How a street vendor grew up to become the Philippines’ Juice King

Isabel Salvosa
How a street vendor grew up to become the Philippines’ Juice King
For Zest-O founder Alfredo Yao, the hard work began when he was just 13 years old

MANILA, Philippines — Remember those Zest-O juice drinks you used to bring to school? For a lot of Filipinos, these were childhood staples. 

But Zest-O founder Alfredo Yao’s own youth was cut short when his father died. He spent the rest of it running a stall in the streets of Blumentritt. As the eldest in a brood of six, the 13-year-old stepped up to help support his family. 

“I don’t know how to explain how hard it is, looking for 3 meals a day,” he shared. 

He was able to finish high school with some help from a distant relative, but had to stop after graduating at 17 years old. Instead, he set up a packaging business with a starting capital of P3,000, which he borrowed from his mother. 

Yao vividly remembers the night he asked for the money. “My mom was telling me, ‘Anak, itong tatlong libo, buhay na natin.’ (Son, this P3,000 is our whole life.) I said, ‘I’ll try. I’ll do my best.’”

With the P3,000, he bought machines via installment. Yao ran the business from the ground up, working as both its machine operator and salesman. 

He described the experience during the early years as a day-to-day struggle. 

While on a business trip to Europe in 1979, he saw the type of packaging now known as the doypack. He brought the new technology back home, intending to sell doypack-type packaging to juice manufacturers. But they all declined.

Yao called it a blessing in disguise. “Nobody wanted to use that type of packaging. So what I did is to produce my own juice. Nando’n na yung makina eh. (Besides, we already have the machine.) And it’s history now — it’s Zest-O.”

HARD WORK. Yao singlehandedly led Zest-O Corporation to success.

Yao is now hailed as the country’s Juice King. Zest-O Corporation also went on to diversify its product range, offering canned drinks, noodles, condiments, toothpaste, and detergent.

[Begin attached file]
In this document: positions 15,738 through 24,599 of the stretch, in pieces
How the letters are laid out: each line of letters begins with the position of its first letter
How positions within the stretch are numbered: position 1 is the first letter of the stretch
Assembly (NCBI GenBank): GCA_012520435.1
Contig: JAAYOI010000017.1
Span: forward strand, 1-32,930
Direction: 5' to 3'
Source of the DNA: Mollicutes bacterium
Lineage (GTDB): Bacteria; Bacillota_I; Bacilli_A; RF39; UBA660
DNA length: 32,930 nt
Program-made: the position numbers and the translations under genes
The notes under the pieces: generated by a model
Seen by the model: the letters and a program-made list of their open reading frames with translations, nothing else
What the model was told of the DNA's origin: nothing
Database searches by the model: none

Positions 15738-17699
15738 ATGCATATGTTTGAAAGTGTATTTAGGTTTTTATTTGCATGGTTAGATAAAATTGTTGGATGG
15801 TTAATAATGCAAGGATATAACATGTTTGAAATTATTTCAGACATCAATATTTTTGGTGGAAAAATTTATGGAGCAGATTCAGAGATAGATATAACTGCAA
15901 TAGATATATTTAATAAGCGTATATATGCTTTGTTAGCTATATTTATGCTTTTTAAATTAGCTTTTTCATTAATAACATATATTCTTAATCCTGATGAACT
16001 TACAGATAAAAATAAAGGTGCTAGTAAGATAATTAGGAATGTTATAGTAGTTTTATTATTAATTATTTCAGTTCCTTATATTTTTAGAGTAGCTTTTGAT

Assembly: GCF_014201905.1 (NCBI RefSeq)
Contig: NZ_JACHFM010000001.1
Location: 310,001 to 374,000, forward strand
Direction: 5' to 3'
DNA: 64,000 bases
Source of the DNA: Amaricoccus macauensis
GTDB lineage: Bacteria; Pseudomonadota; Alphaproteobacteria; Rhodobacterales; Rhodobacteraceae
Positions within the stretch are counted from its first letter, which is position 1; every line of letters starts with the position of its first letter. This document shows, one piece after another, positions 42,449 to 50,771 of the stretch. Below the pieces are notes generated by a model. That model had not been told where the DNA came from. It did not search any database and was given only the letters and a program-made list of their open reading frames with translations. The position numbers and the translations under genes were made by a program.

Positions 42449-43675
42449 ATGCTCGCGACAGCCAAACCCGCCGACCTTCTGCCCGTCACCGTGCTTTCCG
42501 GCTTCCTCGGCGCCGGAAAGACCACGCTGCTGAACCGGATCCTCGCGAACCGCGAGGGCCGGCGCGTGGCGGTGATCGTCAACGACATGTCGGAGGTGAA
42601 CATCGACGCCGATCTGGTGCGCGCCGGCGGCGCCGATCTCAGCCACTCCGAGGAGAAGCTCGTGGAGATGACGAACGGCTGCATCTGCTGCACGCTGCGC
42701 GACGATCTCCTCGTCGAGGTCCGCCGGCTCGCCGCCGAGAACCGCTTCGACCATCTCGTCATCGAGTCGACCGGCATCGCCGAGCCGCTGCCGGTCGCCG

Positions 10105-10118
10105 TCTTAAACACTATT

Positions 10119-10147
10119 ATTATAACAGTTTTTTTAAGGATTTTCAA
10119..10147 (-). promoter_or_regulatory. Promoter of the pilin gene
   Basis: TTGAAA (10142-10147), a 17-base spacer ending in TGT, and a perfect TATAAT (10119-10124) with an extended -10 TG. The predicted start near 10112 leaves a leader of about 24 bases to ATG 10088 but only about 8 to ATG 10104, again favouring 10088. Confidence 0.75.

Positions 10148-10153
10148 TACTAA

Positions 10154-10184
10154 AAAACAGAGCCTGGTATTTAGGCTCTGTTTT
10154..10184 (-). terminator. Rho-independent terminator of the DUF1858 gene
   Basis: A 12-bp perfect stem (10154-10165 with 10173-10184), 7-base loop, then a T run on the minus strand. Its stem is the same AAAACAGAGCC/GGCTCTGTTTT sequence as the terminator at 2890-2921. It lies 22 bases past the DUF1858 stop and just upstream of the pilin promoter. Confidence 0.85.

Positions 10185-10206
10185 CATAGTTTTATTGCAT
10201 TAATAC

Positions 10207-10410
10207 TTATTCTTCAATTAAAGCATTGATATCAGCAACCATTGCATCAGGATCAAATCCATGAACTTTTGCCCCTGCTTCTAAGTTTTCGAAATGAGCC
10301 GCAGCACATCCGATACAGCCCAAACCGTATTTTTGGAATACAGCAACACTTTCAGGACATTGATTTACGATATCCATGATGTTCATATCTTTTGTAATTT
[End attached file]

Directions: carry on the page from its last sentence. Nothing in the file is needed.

Yao dreams of seeing Zest-O go international. As of now, the brand has plants in Indonesia, Thailand, and Myanmar. 

Not content with Zest-O’s legacy, Yao branched out with firms such as Zest Airways (now Air Asia), Philippine Business Bank, Asiawide Refreshments Corporation (RC Cola), Movenpick Resort & Spa Boracay Island, Summit Hotel & Resort Specialist Inc., Macay Holdings Inc., Semexco Marketing, Inc., Solmac Marketing, Inc., Harman Foods Philippines Inc., and Amchem Marketing, Inc.

The self-made entrepreneur proves that sometimes school can’t teach you business acumen — life experiences will. 

He believes that without integrity, he wouldn’t have reached this level of success. 

“If I promise somebody that I will pay you on Friday, I’ll make sure that by Friday I will pay you. That’s how I started my credit line.”

BLESSED. Having made it through all his struggles, Yao calls himself guided by God.

From a sidewalk palaboy, Yao has come a long way. 

But the business magnate still has doubts. “In a very competitive world nowadays, you don’t know what will happen to you. But if you’re confident in yourself, that [will] lessen your fear.” —

PLDT Enterprise, the country’s leading ICT and digital services provider, relaunches the MVP Bossing Awards — highlighting the role of local entrepreneurship in nation-building. Now on its 8th year, the MVP Bossing Awards has recognized over 80 iconic business leaders throughout its history. Yao was awarded as the 2013 MVP Grand Bossing.

The new batch of MVP Bossings will be awarded on October 25. 

For more stories about past MVP Bossings, visit this link

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